David Fleming
It's All Academic   www.davidflemingsite.com   
Holiday Gift-Shopping Ideas (to probably stay away from)

December 7, 2011:  Holiday Gift-Shopping Ideas (to probably stay away from)

My wife recently bought The CIA World Factbook: 2012.  It's not nearly as fun as I thought it would be.  Having first seen the title, I assumed there might be information about terrorist cells, JFK conspiracies, secret presidential bunkers, and water-boarding.  Boy, was I disappointed?  Instead, I randomly open the book to page 36, and I get facts about Ashmore and Cartier Islands, territories of Australia.  Having been to Australia twice, I wasn't aware of these islands, so the book is teaching me something.  I now know it has 74.1km of coastline, tropical climate, no indigenous inhabitants, and no diplomatic representation in the US (gee, what a surprise, given the other facts).

I leaf through the pages, learning more about Kosovo, Malta, Niue, Samoa and Togo than I ever thought I would.  So it is quite the educational tome (I now know where to go to find what countries were non consultative parties to the "Protocol on Environmental Protection to the Antarctic Treaty"--Denmark, I have my eye on you!).  It is just a tamer tome to me than I had hoped.

However, it got me thinking that I have never really considered the wealth of "factbooks" our government must provide.  Check out the Government Bookstore for some great holiday gift ideas:

There is a "special values" tab, which looks promising.  However, one quickly discerns nothing (I'm not going to make a "nothing of value" crack here) is available at the following links for "special values"--"Aerospace," "Code of Federal Regulation" (shucks!), "Employment" (that may say everything we need to know about our current challenges with unemployment), "Energy," "Posters" (I guess my son's Aaron Rodgers' poster will have to stay up another year!), "Social Security" (see parenthetical for "employment"), and "taxes."  Just as disturbing is the fact that the only special value in the education section is "a quick reference guide for finding correct word divisions."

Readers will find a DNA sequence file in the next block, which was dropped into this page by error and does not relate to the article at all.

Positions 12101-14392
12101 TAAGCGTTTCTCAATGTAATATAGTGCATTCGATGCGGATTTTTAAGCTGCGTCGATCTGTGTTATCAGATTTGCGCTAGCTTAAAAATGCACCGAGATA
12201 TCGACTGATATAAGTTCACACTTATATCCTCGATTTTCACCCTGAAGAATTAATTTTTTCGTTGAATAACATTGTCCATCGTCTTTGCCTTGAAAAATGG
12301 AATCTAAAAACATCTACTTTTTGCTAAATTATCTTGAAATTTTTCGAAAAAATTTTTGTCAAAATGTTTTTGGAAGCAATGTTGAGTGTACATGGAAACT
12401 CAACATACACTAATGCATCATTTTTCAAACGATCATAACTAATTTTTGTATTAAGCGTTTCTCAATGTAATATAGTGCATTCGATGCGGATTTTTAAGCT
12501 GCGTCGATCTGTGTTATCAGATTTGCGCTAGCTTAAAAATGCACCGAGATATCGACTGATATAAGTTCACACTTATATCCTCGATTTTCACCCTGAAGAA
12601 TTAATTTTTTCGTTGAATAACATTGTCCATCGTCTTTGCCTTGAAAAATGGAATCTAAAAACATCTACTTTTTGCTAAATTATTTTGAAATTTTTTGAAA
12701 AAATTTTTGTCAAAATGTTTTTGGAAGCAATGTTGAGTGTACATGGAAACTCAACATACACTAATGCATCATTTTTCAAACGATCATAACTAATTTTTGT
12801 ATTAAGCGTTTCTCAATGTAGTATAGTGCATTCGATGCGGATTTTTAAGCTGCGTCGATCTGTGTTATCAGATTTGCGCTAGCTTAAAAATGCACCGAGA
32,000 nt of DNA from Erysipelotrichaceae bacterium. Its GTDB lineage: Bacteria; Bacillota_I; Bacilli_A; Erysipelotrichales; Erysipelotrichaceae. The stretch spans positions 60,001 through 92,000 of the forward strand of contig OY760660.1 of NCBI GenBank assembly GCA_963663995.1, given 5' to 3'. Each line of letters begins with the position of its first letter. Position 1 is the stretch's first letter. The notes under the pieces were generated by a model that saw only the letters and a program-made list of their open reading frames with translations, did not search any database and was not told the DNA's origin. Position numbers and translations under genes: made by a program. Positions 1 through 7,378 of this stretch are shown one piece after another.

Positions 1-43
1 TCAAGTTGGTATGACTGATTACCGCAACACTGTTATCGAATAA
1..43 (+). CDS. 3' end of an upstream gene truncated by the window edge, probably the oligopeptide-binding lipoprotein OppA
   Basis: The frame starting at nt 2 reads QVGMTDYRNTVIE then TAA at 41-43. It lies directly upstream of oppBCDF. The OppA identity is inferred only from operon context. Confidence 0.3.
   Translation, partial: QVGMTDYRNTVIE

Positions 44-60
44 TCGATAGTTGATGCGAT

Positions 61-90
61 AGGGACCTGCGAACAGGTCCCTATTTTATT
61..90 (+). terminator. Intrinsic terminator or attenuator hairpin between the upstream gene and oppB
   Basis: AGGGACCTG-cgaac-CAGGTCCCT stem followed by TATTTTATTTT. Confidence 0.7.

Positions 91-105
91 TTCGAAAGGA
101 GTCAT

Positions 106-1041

Finally, see what we discover in the "best sellers": "Health Insurance Claim Form," "United States Government Manual 2011," and, eek, "U.S. Government Printing Office Style Manual:  An Official Guide to the Form and Style of Federal Government Printing, 2008."  With best sellers like this, what are the remaindered books?  Oh, that's right, see paragraph directly above.

Actually, I am no fool.  I only need to refer to my CIA World Factbook to know that we are very lucky to have our government bookstore.  I hear the special values at the North Korean bookstore are "Government Approved Spellings of Pyongyang" and "No WMD's Here, No Sir."  America the Beautiful, baby!

{Hmm, I hope that knocking on the door isn't coming from a man in a dark suit and sunglasses.}